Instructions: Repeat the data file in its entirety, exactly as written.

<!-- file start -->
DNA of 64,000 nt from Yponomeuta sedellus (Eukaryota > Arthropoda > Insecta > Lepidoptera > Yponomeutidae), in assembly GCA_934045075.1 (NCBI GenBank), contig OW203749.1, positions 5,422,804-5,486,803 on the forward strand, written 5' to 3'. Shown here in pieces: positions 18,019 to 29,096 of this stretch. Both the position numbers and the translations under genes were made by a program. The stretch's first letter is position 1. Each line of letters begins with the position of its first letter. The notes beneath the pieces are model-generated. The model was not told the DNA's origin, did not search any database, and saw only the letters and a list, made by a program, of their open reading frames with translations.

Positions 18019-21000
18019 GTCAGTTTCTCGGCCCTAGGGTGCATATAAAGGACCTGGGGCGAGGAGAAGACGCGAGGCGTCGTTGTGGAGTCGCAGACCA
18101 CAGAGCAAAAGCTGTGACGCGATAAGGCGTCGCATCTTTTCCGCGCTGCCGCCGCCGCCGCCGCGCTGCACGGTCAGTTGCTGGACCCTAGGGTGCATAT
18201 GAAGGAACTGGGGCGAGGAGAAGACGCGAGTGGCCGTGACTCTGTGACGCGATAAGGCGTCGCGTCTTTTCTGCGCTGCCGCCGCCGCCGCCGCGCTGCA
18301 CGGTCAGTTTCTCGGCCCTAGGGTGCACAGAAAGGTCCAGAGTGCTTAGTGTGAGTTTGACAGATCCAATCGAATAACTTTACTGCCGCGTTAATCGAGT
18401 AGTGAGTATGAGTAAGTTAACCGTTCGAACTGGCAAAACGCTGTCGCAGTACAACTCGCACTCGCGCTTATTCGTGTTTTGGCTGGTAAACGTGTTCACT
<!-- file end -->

DNA of 64,000 nt from Yponomeuta sedellus (Eukaryota > Arthropoda > Insecta > Lepidoptera > Yponomeutidae), in assembly GCA_934045075.1 (NCBI GenBank), contig OW203749.1, positions 5,422,804-5,486,803 on the forward strand, written 5' to 3'. Shown here in pieces: positions 18,019 to 29,096 of this stretch. Both the position numbers and the translations under genes were made by a program. The stretch's first letter is position 1. Each line of letters begins with the position of its first letter. The notes beneath the pieces are model-generated. The model was not told the DNA's origin, did not search any database, and saw only the letters and a list, made by a program, of their open reading frames with translations.

Positions 18019-21000
18019 GTCAGTTTCTCGGCCCTAGGGTGCATATAAAGGACCTGGGGCGAGGAGAAGACGCGAGGCGTCGTTGTGGAGTCGCAGACCA
18101 CAGAGCAAAAGCTGTGACGCGATAAGGCGTCGCATCTTTTCCGCGCTGCCGCCGCCGCCGCCGCGCTGCACGGTCAGTTGCTGGACCCTAGGGTGCATAT
18201 GAAGGAACTGGGGCGAGGAGAAGACGCGAGTGGCCGTGACTCTGTGACGCGATAAGGCGTCGCGTCTTTTCTGCGCTGCCGCCGCCGCCGCCGCGCTGCA
18301 CGGTCAGTTTCTCGGCCCTAGGGTGCACAGAAAGGTCCAGAGTGCTTAGTGTGAGTTTGACAGATCCAATCGAATAACTTTACTGCCGCGTTAATCGAGT
18401 AGTGAGTATGAGTAAGTTAACCGTTCGAACTGGCAAAACGCTGTCGCAGTACAACTCGCACTCGCGCTTATTCGTGTTTTGGCTGGTAAACGTGTTCACT